The decisions were controversial because they showed a lack of urgency. But they also highlighted the difficulty of Rivera’s position. The coach must weigh competing interests — win now and think long term — while keeping his players motivated.
At the beginning of this rebuild, Rivera must be judicious with his aggression. He will have to feel out when to push and when to play it safe because, while he has admitted the team will struggle, the culture he is instilling is for Washington to play hard until the end. This is really why, after Arizona seized a commanding early lead, Washington fought back and forced him to face those two difficult decisions in the first place.
The challenges started late in the third quarter, when Washington’s dormant offense showed a spark of life. Trailing 20-0, Washington marched 52 yards — easily its longest drive of the day to that point — and had first and goal from the Arizona 5. Then the offense stalled. Right tackle Morgan Moses got the line’s first holding penalty of the season. It was suddenly fourth and goal from the 6.
If Washington were trying to win, a field goal wouldn’t have helped. A 20-3 deficit is still a three-score hole. A week earlier, in a tie game, Rivera had gone for it on fourth and goal from the 1, and though he considered going for it again this week, he ultimately sent out kicker Dustin Hopkins. He said he wanted to give his young team a moral victory, “something to have a little enthusiasm about.”
“At that point, we were being shut out,” Rivera added, visibly disdainful of the words “shut out.” “And that’s the one thing I don’t want these guys to have to feel is to have to deal with being shut out.”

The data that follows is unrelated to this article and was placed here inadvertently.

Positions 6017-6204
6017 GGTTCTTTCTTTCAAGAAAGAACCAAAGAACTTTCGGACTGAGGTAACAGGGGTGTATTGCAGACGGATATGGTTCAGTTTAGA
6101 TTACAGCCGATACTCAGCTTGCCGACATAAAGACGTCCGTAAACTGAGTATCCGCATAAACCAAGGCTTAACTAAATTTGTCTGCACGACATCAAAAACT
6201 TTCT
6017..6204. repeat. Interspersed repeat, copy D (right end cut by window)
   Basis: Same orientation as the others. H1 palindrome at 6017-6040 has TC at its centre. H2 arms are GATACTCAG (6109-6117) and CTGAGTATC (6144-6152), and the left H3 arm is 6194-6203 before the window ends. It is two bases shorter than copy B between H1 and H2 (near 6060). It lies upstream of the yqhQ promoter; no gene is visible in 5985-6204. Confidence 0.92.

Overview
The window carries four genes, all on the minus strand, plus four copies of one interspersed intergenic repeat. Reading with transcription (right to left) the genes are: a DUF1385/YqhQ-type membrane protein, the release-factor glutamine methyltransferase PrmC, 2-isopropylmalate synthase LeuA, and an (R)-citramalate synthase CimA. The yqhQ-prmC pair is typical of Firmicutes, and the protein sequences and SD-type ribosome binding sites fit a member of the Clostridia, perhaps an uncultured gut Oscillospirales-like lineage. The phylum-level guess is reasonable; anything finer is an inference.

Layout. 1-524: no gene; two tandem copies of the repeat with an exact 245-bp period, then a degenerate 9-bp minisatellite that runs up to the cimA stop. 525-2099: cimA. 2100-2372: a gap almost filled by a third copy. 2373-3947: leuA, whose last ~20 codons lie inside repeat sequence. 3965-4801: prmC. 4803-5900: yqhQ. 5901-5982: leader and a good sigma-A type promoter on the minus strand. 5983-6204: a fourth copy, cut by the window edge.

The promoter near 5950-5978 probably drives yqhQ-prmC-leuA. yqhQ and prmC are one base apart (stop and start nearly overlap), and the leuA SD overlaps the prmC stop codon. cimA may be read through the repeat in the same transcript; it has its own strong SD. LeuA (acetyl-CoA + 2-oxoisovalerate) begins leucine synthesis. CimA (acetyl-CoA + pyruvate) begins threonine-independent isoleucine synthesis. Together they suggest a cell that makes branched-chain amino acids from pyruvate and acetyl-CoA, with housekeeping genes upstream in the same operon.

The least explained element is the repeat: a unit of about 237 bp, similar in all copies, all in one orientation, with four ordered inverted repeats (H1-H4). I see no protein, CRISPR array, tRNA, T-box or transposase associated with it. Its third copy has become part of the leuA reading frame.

The second controversial decision came late in the fourth quarter, after the offense clicked for two long touchdown drives on back-to-back possessions. There was a glimmer of hope even though Washington trailed 27-15 with 6:38 left when Arizona took over at its own 16-yard line.
Yet as the Cardinals drove and drove, Rivera never used any of his timeouts. Arizona dribbled the clock down to 26 seconds before it finally kicked a field goal.
“I don’t want to expose my players to injury,” Rivera explained. “It’s a long season. We’ve got 14 games left to play. We got an opportunity to learn and grow, and that’s probably, to me, a little bit more important right now than exposing our guys to getting injured in a situation like that.”
For an example, he pointed to Brandon Scherff. Washington lost its Pro Bowl right guard to a right leg injury just before halftime, and the team doesn’t know when or whether he will return. The risk involved in each play of a game, Rivera argued, is too great to force it.
A reporter followed up: Do you think you would have approached the situation differently if you had more time with your team this offseason, if you felt more confident in what you had?
“No, I don’t,” Rivera said, doubling down on his assertion to avoid unnecessary injury risks. He called pushing it in those situations “fruitless,” though he also acknowledged he might have used the timeouts if the game were closer than 12 points.
For Rivera, a proud players’ coach, this was the opposite of the previous Sunday’s decision to go for it on fourth and goal. That was easy, popular, a display of faith in his guys. This was harder, and quarterback Dwayne Haskins said it prompted some dissatisfaction on the sideline. Haskins, whom Rivera challenged to become a better leader, didn’t weigh in on Rivera’s decisions himself — “It’s out of my control,” he said — instead noting the most important thing he could do was try to keep his teammates upbeat.
“[It’s] trying to find that happy medium of guys being frustrated, wanting to win, and … things that coaches do,” Haskins said. “That’s what the coach wants to do, and we trust in the coach. That’s the process of playing on a football team. You can’t make all decisions by yourself.”
For a coach such as Rivera, who emphasizes adapting to each situation, this is the hard part. There are times to push forward, such as in Week 1 against the Eagles, and times to pull back. This week, Rivera saw his team surging. He saw it playing hard until the end as he had asked it to do since training camp, but he couldn’t push anymore. It wasn’t worth it.
“I’ve played this game as well as coached it,” he said. “I’ve seen people do things and call timeouts and then run a play and somebody gets hurt. That, to me, is counterproductive to what we’re trying to do. We’re trying to develop a football team.”